ADJECTIVES AND ADVERBS
An adjective is a kind of word that modifies a noun. Nouns are words that name a place, a person, a thing, or an idea. An adjective is a word that gives more information about the noun that goes with it. As a rule, in English, the adjective comes before the noun it describes. It is also a part of speech.
Attributive adjective are part of the noun phrase headed by the noun they modify; for example, happy is an attributive adjective in “happy people”. In some languages, attributive adjectives precede their nouns; in others, they follow their nouns; and in yet others, it depends on the adjective, or on the exact relationship of the adjective to the noun. In English, attributive adjectives usually precede their nouns in simple phrases, but often follow their nouns when the adjective is modified or qualified by a phrase acting as an adverb. For example: “I saw three happy kids”, and “I saw three kids happy enough to jump up and down with glee.” See also Postpositive adjective.
Predicative adjective are linked via a copula or other linking mechanism to the noun or pronoun they modify; for example, happy is a predicate adjective in “they are happy” and in “that made me happy.” (See also: Predicative expression, Subject complement.)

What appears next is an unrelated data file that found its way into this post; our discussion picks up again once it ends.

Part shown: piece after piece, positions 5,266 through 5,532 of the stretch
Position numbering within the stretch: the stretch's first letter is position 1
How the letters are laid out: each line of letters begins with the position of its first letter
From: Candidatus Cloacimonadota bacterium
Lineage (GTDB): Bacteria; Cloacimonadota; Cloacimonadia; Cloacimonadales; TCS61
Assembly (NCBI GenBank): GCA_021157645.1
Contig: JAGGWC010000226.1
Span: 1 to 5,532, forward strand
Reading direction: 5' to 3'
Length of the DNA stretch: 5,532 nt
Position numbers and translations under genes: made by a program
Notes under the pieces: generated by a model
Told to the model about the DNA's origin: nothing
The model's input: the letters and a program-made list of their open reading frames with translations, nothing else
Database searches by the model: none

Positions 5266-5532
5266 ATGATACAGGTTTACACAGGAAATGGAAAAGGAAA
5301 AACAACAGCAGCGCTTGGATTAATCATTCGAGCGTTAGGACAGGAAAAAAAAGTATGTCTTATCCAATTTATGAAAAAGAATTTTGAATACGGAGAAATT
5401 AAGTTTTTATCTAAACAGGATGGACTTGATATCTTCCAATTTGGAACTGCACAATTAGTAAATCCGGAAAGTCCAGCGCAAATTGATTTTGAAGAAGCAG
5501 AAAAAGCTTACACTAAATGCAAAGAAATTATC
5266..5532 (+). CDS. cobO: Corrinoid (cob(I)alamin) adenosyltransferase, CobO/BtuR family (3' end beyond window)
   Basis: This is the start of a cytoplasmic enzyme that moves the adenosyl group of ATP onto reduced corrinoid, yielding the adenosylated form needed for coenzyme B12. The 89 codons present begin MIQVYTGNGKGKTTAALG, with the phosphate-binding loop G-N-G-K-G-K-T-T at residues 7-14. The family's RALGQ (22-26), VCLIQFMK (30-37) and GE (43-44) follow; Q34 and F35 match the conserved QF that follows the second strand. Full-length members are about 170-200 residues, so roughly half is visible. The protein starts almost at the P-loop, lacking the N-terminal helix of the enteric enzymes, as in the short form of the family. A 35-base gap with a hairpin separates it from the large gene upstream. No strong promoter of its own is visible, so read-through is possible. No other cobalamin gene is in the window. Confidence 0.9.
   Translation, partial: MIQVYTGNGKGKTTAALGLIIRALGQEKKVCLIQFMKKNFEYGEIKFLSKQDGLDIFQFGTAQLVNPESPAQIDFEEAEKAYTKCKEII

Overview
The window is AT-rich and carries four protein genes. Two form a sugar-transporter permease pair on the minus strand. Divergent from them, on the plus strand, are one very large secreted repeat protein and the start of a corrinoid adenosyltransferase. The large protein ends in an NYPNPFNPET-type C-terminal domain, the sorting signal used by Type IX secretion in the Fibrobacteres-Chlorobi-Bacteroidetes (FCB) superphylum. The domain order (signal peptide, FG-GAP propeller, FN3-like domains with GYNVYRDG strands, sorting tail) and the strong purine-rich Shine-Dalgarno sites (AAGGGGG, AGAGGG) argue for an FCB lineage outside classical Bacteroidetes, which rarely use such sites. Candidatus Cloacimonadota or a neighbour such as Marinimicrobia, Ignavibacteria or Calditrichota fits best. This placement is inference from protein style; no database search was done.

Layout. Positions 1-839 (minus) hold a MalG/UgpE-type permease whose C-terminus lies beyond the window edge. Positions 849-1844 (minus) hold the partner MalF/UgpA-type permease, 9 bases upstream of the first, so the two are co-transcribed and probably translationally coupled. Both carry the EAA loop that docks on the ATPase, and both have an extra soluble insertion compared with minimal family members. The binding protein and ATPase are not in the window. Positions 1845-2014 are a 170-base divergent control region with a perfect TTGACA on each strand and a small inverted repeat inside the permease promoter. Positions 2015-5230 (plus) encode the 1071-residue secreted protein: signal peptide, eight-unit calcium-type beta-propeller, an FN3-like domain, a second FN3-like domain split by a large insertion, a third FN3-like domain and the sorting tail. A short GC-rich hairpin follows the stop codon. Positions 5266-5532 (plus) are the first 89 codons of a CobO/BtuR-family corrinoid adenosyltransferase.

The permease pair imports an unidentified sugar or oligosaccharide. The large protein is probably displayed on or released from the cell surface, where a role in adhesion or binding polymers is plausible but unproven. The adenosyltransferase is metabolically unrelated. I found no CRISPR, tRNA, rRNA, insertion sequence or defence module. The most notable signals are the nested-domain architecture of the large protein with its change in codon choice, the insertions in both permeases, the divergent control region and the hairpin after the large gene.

Demonstrative adjectives are used to demonstrate or indicate specific things. This, that, these and those are all demonstrative adjectives.
- If I hear that parrot again, I will call the RSPCA.
(That is a demonstrative adjective. It refers to a specific parrot.)
- Medals will only be given to those runners who complete the marathon in less than 8 hours.
(Those is a demonstrative adjective. It refers to specific people.)
An adverb can be added to a verb to modify its meaning. Usually, an adverb tells you when, where, how, in what manner, or to what extent an action is performed. Many adverbs end in ly — particularly those that are used to express how an action is performed. Although many adverbs end ly, lots do not, e.g., fast, never, well, very, most, least, more, less, now, far, and there.
Types of Adverbs
Although there are thousands of adverbs, each adverb can usually be categorized in one of the following groupings:
- Adverbs of Time
Adverbs of time describe when something happens.
- Press the button now.
(now – adverb of time)
- I have never been.
(never – adverb of time)
- I tell him daily.
(daily – adverb of time)
- Adverbs of Place
Adverbs of place describe where something happens. Most adverbs of place are also used as prepositions.
- Daisies grow everywhere.
(everywhere – adverb of place)
- I did not put it there.
(there – adverb of place)
- Adverbs of Manner
Adverb of manner describe how something happens. Where there are two or more verbs in a sentence, adverb placement affects the meaning.
- He passed the re-sit easily.
(easily – adverb of manner)
- The lion crawled stealthily.
(stealthily – adverb of manner)
- Adverbs of Degree
- That is the farthest I have ever jumped.
(farthest – adverb of degree)
- He boxed more cleverly.
(more cleverly – adverb of degree and manner.)